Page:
Diversity Issues In Today’S Classroom
Diversity Issues in Today’s Classroom
This section will focus on diversity. This concept has undergone some major redefinitions, as diversity used to refer only to visible differences such as male and female, black and white. Today, diversity is defined as anything that diverts or deviates from the norm. As such, diversity exists in regards to ideas, opinions, goals, genders, ethnicities, communication styles, and even teaching and learning styles. The list is almost infinite. However, the debatable point here is what and who defines the “norm”? Consider the following:
- When one thinks of physical diversity in the classroom, which group gets the special attention? The handicapped because they are a detour from the norm – the unimpaired.
- In regards to language, which group gets assistance? The group that speaks the “norm” or the one that detours from it? The group that detours from the norm receives the assistance.
- When one speaks of intellectual diversity, which group is of concern, those who are honor students or those who struggle to understand basic concepts? The answer is the latter.
Whether intentionally or unintentionally, diversity awareness tends to highlight groups that detour from a pre-established “norm.” The “norm” can be defined as the commonly accepted way of doing things within the culture in question. Thus, in America, the Spanish will need assistance in regards to meeting the language norms; while in Spain, Americans will be the language diversity group that receives help.
However, while there are broad spectrums of diversity in many areas of life, certain specific diversities present challenges in today’s classrooms. These include Race and Ethnicity, Socio-Economic Status, Gender, Age and Exceptionalities, Religion, Language and Learning Styles. As each of these areas is highlighted below, consider the established norms here in America and the groups that struggle to meet those norms.
Race and Ethnicity
During the civil rights movement, classrooms struggled with the integration of blacks into what was deemed a “white space.” Thankfully, today’s classroom seeks to be a global learning environment that is open to students of all cultures. Today’s classroom is a materialization of the distinct emblem of welcome authenticated by the Statue of Liberty. Teachers want to be sensitive to the needs of those students who do not fit into the common American races of blacks or whites.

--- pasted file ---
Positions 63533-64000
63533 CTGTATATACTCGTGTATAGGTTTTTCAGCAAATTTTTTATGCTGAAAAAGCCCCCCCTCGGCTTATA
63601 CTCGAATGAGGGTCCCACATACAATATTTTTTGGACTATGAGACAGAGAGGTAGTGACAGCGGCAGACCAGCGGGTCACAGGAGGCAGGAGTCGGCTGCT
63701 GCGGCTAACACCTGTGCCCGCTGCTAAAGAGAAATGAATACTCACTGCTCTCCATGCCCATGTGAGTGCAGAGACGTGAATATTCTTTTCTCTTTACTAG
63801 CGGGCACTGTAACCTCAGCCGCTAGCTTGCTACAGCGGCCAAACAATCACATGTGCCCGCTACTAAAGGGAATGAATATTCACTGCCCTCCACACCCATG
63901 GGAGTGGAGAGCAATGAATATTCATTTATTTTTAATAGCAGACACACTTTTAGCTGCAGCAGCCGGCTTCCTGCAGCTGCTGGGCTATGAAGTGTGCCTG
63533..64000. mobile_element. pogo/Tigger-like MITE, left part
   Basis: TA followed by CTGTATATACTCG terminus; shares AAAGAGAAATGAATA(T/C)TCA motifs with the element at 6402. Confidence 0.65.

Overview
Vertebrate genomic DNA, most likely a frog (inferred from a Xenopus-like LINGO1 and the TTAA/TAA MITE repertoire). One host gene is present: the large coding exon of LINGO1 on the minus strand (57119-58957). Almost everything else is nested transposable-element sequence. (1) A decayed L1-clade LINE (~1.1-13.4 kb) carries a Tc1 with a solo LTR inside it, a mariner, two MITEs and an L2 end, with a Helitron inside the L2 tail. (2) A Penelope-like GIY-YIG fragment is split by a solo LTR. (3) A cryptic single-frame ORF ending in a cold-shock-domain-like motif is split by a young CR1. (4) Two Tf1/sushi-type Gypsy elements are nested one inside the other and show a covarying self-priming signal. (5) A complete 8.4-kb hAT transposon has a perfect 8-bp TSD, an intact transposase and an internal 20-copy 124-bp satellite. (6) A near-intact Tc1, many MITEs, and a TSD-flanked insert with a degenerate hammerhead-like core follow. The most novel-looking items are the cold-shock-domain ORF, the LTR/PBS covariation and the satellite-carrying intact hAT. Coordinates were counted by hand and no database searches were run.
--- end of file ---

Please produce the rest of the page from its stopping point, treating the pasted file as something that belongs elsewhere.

Students are continually dealing with social and economic disparities. This can result in some students being more open, bold and confident while others shy away from more extraverted classroom activities, such as role-plays, class presentations, group work and so forth. The groups in this category that oftentimes could benefit from special attention in the classroom are those who do not meet the normative level of wealth and social status.
While gender has traditionally involved the clear distinction between male and female, there is also a third group – a group that represents a type of hermaphrodism that is either the result of biology or learned behaviors, and is often identified through the voluntary display of a preferential dress and/or behavior style.
Today’s teachers have to deal with this triangular gender existence. Again, the group that is often discriminated against and ill-treated by other students is the one that does not match the norm.
Age and Exceptionalities
Some age disparity exists in the classroom, as some students are older or younger than others either because they got a late start or are top performers who have moved more quickly through the grades. The students frowned upon are usually the much older or younger ones.
Religious diversity is a growing topic in today’s classrooms as students from all over the world struggle to maintain their varying cultural identities.
While many schools are not affiliated with any type of religion at all, students’ comments and lifestyles can oftentimes make their religious preferences clear. Those who feel isolated are normally those who are of religions that are not common in America, but can also be those who are members of religions popular in America that are currently under scrutiny or criticism.
Language has become one of the main areas of diversity in the classroom. Language diversity involves students from other countries, as well as hearing impaired students who seek to enjoy “normal” schooling. Thus, teachers struggle to deal with multiple language barriers, and again, the students who need the most attention are those who are unable to function at a normative level in English.
Teachers who want to reach their zenith in classroom success need to take the time to understand the various learning styles. The number of these styles has undoubtedly increased right along with the growth in multiculturalism. Students of varying cultures learn in very unique ways. For example, countries such as Japan promote more independent learning while American students are typically granted a bit more “hand-holding” through the learning process.
Based on this extreme diversity in today’s classroom, teachers need to spend more time learning about these cultures and diversities.